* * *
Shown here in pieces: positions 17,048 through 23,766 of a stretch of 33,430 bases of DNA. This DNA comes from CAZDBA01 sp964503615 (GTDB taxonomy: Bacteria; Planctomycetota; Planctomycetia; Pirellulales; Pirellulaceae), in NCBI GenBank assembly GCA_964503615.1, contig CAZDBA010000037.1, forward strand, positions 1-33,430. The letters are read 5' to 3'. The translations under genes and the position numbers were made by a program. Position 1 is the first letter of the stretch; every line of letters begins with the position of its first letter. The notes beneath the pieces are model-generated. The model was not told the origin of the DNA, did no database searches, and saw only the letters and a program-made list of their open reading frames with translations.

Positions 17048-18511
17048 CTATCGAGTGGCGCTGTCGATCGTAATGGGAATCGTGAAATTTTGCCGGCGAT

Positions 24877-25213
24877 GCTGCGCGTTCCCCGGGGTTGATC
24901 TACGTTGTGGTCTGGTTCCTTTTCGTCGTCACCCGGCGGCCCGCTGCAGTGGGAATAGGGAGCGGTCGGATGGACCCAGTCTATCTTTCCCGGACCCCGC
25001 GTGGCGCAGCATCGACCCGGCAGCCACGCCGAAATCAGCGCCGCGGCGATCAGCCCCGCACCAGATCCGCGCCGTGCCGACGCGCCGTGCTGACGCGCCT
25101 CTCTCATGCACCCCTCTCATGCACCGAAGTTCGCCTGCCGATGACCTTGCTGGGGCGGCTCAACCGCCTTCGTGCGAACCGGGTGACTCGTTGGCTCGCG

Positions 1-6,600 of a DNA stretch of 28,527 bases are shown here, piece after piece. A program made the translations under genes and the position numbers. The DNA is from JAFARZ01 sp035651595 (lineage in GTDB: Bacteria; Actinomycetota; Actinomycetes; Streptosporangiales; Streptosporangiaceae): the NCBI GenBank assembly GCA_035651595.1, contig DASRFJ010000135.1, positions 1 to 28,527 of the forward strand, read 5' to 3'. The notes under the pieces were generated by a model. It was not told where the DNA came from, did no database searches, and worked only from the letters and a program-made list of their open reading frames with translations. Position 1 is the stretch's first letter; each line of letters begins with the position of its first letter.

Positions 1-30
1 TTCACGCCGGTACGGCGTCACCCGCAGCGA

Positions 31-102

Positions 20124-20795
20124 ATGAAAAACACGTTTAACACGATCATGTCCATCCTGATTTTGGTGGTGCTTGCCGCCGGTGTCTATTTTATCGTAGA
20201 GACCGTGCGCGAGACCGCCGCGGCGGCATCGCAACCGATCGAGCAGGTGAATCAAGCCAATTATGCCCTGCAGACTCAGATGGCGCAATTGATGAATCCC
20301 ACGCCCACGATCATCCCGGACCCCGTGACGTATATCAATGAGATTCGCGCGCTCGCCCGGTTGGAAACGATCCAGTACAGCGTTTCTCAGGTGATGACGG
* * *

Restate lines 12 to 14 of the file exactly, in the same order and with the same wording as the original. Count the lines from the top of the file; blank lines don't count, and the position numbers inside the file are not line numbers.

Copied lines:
Positions 31-102

Positions 20124-20795
20124 ATGAAAAACACGTTTAACACGATCATGTCCATCCTGATTTTGGTGGTGCTTGCCGCCGGTGTCTATTTTATCGTAGA